The recent opening of a 300mm wafer-making plant in Beijing by Shanghai-based Semiconductor Manufacturing International Corp (SMIC) makes no secret of the company's ambitions. It is China's first foray into the industry's largest-scale category, and it reflects the country's broader aim to be the world's number one electronics manufacturer in an era of accelerating contract manufacturing.
SMIC's foundry, which is a chip plant devoted to turning out integrated circuits of other companies' design, already has orders in hand from Germany's Infineon, the successor spin-off of Siemens Semiconductor. In fact, Infineon, an old SMIC customer, was instrumental in helping the company move up to 300mm technology and has been waiting for the plant to open since it was on the drawing board.
Texas Instruments, which dominates the world market in chips for mobile phones, will also make processors at the new plant. Beijing is one of four locations SMIC now operates out of, if the count includes its new joint venture with the Chengdu municipal government for a new test and measurement facility.
SMIC has wafer production lines in Tianjin and at its Shanghai headquarters. Not ones to leave new facilities idle, even one that won't see a groundbreaking ceremony till December, SMIC announced it was in talks about leasing Chengdu capacity to US-based Micron Technologies, the world's second-largest memory-chip maker.
One irony of the piece, given that SMIC's whole business model depends on companies outsourcing production to them, is that the company went into the Chengdu JV so that it could do its own test and measurement rather than outsource that work as it does now. On the other hand, the plan does move SMIC closer to being a full-service one-stop shop, which was always in the plan.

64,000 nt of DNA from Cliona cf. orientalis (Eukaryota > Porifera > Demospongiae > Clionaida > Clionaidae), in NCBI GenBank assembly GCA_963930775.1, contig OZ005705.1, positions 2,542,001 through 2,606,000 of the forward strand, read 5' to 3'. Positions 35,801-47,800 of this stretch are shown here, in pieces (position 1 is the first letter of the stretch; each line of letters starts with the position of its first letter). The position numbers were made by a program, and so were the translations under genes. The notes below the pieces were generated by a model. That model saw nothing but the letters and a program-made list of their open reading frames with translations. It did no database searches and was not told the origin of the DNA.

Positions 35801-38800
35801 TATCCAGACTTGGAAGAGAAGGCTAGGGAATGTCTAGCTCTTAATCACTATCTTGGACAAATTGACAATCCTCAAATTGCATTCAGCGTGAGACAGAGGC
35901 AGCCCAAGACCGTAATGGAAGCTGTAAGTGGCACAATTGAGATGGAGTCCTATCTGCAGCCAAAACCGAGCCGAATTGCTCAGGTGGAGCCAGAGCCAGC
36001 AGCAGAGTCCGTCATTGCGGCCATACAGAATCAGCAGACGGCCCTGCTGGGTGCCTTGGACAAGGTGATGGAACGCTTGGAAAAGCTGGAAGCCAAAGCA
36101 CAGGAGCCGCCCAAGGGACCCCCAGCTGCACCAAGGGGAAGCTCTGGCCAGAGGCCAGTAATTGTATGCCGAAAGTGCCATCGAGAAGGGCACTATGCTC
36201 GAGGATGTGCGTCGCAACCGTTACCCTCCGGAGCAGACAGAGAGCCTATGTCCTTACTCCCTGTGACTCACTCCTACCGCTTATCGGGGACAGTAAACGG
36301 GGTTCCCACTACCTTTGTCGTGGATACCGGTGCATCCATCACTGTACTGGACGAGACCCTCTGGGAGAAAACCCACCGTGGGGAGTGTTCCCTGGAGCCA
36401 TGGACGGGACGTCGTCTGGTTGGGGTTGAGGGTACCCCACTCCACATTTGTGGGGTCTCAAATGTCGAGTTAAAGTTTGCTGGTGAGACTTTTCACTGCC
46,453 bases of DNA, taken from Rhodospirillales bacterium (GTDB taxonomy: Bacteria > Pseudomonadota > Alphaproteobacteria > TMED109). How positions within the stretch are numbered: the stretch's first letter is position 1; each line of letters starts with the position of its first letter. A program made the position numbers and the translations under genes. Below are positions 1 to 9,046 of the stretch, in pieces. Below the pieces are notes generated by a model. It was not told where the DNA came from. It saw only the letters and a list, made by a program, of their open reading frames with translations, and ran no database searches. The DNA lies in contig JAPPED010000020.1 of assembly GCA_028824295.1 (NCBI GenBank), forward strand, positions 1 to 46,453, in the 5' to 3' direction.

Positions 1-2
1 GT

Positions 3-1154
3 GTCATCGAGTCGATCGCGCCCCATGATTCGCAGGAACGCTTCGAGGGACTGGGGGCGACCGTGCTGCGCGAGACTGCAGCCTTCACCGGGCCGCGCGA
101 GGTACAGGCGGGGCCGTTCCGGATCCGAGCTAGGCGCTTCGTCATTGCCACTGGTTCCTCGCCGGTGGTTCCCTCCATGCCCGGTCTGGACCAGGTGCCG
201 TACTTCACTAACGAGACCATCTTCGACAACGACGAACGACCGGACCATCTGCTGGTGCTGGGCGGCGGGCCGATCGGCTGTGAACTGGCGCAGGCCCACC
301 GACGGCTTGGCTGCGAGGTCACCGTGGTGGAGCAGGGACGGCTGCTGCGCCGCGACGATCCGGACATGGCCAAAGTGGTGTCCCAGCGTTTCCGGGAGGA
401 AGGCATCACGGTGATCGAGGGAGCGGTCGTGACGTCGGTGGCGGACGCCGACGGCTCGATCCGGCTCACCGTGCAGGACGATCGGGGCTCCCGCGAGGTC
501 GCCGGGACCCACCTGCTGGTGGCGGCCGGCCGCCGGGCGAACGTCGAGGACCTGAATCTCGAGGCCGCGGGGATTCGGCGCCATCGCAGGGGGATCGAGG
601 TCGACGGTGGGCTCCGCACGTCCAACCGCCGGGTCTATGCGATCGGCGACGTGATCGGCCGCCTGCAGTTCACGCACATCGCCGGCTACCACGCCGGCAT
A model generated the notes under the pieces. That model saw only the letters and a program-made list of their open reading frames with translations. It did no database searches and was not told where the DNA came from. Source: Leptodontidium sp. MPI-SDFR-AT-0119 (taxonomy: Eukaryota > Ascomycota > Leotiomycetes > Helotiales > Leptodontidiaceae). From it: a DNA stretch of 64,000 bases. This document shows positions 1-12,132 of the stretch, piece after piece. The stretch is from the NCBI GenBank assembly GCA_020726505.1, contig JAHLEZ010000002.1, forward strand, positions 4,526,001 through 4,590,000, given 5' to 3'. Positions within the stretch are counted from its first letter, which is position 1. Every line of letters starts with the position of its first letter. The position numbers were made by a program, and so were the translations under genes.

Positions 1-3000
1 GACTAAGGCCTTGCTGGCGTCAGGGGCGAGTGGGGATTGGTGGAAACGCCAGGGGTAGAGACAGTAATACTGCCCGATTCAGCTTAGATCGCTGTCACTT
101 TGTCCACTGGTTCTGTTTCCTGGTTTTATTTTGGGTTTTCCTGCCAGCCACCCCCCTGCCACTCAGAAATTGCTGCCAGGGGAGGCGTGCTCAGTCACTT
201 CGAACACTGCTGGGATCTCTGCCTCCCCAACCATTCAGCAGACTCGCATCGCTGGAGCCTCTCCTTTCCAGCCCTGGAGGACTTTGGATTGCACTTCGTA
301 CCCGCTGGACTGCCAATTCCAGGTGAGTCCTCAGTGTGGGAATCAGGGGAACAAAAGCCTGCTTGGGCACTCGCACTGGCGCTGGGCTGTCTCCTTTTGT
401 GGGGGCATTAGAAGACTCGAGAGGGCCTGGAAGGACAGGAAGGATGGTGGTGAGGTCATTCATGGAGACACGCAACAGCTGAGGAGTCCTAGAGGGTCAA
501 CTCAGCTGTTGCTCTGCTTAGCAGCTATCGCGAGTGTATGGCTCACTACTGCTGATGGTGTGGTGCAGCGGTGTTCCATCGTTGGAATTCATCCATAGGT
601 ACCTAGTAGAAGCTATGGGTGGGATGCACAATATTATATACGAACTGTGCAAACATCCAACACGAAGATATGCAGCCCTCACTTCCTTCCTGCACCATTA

Indeed, the requirement to be a full-service operation applies to China's wider electronics endeavor, and in that respect the Mainland's first 300mm plant makes a huge addition to the national portfolio.
It comes when China is already going gangbusters. California-based industry research house iSupply says that with production capacity continuing to migrate to China, contract manufacturing, or electronic manufacturing services (EMS) as it is also known, will keep growing at more than 20% compound a year through 2008 – as will the original design manufacturing segment in which customers also farm out parts or all of the design job.
China's EMS revenue, US$17.7 billion last year, is projected to top US$45.5 billion in 2008. ODM revenue, which was US$39.6 billion in 2003, should hit US$108 billion by 2008, according to iSupply data quoted by US trade journal Electronic Business.
The trend to outsourcing will only continue to grow as companies keep narrowing focus to their core specialties and make more flexible use of assets. Industry can thank innovators like Michael Dell for introducing the notion of variable costs and flexible use of assets. It was Dell, among others, who first showed the advantage of not being weighed down with production line costs and associated overheads all year long in a business that was so cyclical. With that concept now widely understood, China shines like a very bright beacon with its huge home market (not least in semiconductors), low-cost base and thickening clusters of support industries.
That is the international story. China has an interesting domestic story to tell, too. As local Chinese vendors hold sway in the market, these makers of phones, PCs and other products will also increasingly outsource more production to contractors.
So there is an almighty convergence happening, creating a multiplier effect. As more product manufacturing migrates to the mainland from all over the world, but very much from Taiwan, too, domestic EMS companies will be pushed to keep improving capabilities and capacity, becoming ever more attractive as a manufacturing base to ever more electronics vendors.
That process starts with moving up the value chain, as SMIC has been doing so aggressively. The company will have invested US$1.9 billion this year, and anticipates spending US$1.4 billion next, most of 2005's allocation focused on its 300mm wafers project. "One of the most attractive aspects of the Beijing fab is the cost, which is about 50% below that of a 300mm fab built in Taiwan, according to SMIC," investment bankers Friedman, Billings, Ramsey said in a post-visit comment in September.
The bankers, citing SMIC sources, said local "fabless" chip companies now accounted for nearly 10% of the company's current capacity. "Increased manufacturing of semiconductors in China is expected to help with the supply chain, as most ODMs have facilities in China. This is expected to help improve lead times as well as unit costs." It sounds like things are going according to China's plan.
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